Vertex is the next-generation AV production suite that powers fixed installations at museums, creative projects for marketing agencies, and live events. The product is developed by ioversal – a German company founded by Jan Huewel and Martin Kuhn in 2018.
We had an in-depth discussion with Jan about how and why MFormats became an important part of their development process.
Having started his professional career as a theatre lighting designer and operator, at some point Jan thought he wanted to create a product that would simplify and automate some of the tasks, especially when they started to use more video: the whole process of video editing and playout during rehearsals and performances must be easier and faster.
Together with a friend from high school, who was a computer engineer, they started to built their first media server, the product prototype that led to the foundation of coolux and the development of Pandoras Box, which, over the course of 15 years, has grown into one of the biggest hardware-based turnkey solutions on the market.
We did projection mapping before the word was ever invented. We did this in the early 2000s. The whole buzz about that started years later. When we did the first 3D-mapped projection on a car, I thought: no one will ever do this again, it’s too complicated. A couple of years later, this was all over the place.
Soon after coolux was acquired by Christie, Jan found himself thinking about the next logical step: what would the future look like? His thinking led to the creation of Vertex, which is what this story centers on.
What is Vertex?
Vertex can be considered as a modern multimedia framework, an application for immersive multimedia applications based on three core concepts being: Multi-System, Multi-Display, and Multi-User by design.
The system allows users to interact with lots of different elements that are vital for multimedia shows and applications. One integral part is content: it can be anything from video to PowerPoint, Photoshop files, audio files, input and output streams, and so on. The content can be organized in one or multiple canvases for structuring playout across multiple systems. For example, in a museum with multiple rooms, each room could be a separate canvas where all the displays in that room are composited together.
Everything in the application – and this was the biggest challenge during development – is multi-user, down to every property. Multiple people can work on any aspect of the project simultaneously.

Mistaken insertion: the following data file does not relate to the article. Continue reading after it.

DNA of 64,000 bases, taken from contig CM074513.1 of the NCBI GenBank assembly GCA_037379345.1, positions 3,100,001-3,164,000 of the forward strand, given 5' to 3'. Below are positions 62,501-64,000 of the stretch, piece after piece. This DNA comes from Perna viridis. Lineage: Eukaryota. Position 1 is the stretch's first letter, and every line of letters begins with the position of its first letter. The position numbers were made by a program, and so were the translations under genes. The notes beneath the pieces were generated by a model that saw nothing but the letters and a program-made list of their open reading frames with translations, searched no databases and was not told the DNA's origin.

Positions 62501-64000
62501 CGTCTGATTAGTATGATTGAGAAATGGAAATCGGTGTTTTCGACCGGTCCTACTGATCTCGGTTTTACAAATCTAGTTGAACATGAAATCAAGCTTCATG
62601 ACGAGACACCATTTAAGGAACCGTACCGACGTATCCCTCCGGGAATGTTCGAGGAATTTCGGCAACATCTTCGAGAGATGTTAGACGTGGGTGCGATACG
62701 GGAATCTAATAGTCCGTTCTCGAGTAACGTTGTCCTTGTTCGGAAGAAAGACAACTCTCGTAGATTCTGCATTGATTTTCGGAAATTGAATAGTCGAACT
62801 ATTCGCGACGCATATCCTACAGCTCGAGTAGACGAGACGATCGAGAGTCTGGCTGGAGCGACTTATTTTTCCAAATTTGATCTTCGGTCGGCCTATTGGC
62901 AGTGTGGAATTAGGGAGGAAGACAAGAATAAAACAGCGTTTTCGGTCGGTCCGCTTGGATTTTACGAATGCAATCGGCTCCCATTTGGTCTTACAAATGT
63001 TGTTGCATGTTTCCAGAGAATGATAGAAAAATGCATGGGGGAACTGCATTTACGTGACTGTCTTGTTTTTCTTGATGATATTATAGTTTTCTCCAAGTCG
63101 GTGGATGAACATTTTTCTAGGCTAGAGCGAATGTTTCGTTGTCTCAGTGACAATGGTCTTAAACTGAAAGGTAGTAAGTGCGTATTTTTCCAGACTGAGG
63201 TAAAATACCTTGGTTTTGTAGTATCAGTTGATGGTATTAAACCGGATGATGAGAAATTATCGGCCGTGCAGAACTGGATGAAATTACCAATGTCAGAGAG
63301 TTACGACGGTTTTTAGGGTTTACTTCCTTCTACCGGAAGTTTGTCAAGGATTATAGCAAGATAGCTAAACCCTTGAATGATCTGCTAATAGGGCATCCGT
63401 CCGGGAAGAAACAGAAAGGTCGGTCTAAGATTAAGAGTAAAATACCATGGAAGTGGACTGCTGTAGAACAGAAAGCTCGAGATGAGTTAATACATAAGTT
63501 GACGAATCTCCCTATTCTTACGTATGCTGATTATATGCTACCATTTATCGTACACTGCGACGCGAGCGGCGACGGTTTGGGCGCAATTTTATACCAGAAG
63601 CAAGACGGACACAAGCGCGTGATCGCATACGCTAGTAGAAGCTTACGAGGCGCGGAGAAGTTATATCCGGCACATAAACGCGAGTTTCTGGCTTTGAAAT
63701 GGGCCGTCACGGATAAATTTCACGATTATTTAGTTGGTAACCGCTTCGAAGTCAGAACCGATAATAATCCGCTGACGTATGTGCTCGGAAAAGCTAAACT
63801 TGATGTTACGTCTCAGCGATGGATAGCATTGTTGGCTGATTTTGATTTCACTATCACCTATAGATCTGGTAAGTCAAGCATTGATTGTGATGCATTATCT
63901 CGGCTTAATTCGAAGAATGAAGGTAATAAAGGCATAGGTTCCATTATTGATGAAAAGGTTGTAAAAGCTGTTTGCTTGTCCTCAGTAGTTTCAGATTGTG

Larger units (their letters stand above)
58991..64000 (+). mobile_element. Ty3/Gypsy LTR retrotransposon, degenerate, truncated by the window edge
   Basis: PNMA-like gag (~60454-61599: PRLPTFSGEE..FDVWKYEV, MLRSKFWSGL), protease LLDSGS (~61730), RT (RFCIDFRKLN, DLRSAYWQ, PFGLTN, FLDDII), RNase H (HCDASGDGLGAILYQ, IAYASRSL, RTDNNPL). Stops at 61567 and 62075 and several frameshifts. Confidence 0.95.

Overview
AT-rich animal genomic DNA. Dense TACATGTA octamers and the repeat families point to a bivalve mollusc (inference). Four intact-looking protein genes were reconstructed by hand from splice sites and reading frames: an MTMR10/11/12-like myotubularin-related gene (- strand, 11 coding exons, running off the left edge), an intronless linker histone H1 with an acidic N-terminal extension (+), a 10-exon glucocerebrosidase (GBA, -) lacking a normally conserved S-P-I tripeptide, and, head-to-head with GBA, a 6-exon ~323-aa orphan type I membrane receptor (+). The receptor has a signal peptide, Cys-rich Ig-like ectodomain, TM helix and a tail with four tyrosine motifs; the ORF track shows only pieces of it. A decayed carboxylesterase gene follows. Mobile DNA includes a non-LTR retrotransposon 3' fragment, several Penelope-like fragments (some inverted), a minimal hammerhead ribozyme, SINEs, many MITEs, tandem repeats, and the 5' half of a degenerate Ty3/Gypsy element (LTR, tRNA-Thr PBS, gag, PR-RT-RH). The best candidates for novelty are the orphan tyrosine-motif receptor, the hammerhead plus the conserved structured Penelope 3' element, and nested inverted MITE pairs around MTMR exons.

On top of this foundation Vertex features a large device library, including projectors, switchers, tracking systems that can feed us data, or since it's bi-directional, we can send data out to control lighting devices… In fact, it's so generic, we don't care whether it's a coffee machine, a motor, a hydraulic pump, an SMS or an email – we can process it and do something with it.
Vertex also offers so-called control surfaces, so you can easily build your own web pages or control pages with buttons, sliders, and faders – this covers the use cases where people interact with the screens via touch devices or third party controllers.
How is the Video SDK used?
MFormats is an integral part of our video playback engine and DirectX render engine. It's basically the lower level part. MFormats helps us in several ways. First, we do video analysis on import. We look at the frame rates, we analyze frame times for each frame. This gives us the data we use during the decoding process – since we do our own decoding for some file formats, such as HAP or NotchLC. We’ve built our own file reader that uses fast non-cached reading. We analyze that HAP file with MFormats when we import it, and then we use our own reader to read it much faster. We also use this data for visualization – the metadata that users see.
We’ve also built our own video player, with our own buffering and synchronization mechanism. We use the Medialooks framework to acquire the frames, and then feed them into our video player so that we can take care of the synchronization between multiple Vertex systems.